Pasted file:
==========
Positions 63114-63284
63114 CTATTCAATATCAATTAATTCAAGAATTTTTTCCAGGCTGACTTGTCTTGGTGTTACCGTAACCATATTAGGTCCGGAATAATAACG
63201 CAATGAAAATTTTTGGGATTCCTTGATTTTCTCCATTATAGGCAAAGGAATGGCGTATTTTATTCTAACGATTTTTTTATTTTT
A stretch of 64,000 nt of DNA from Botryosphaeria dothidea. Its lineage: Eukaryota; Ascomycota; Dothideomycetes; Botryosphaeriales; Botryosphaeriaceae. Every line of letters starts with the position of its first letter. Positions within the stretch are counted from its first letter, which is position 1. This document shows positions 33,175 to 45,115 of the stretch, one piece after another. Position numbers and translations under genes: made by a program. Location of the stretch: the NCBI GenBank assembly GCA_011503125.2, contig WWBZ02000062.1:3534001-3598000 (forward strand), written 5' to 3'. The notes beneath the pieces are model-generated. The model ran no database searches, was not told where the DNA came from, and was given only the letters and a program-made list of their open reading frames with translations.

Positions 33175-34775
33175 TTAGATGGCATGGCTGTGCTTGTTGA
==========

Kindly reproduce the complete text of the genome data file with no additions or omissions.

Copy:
Positions 63114-63284
63114 CTATTCAATATCAATTAATTCAAGAATTTTTTCCAGGCTGACTTGTCTTGGTGTTACCGTAACCATATTAGGTCCGGAATAATAACG
63201 CAATGAAAATTTTTGGGATTCCTTGATTTTCTCCATTATAGGCAAAGGAATGGCGTATTTTATTCTAACGATTTTTTTATTTTT
A stretch of 64,000 nt of DNA from Botryosphaeria dothidea. Its lineage: Eukaryota; Ascomycota; Dothideomycetes; Botryosphaeriales; Botryosphaeriaceae. Every line of letters starts with the position of its first letter. Positions within the stretch are counted from its first letter, which is position 1. This document shows positions 33,175 to 45,115 of the stretch, one piece after another. Position numbers and translations under genes: made by a program. Location of the stretch: the NCBI GenBank assembly GCA_011503125.2, contig WWBZ02000062.1:3534001-3598000 (forward strand), written 5' to 3'. The notes beneath the pieces are model-generated. The model ran no database searches, was not told where the DNA came from, and was given only the letters and a program-made list of their open reading frames with translations.

Positions 33175-34775
33175 TTAGATGGCATGGCTGTGCTTGTTGA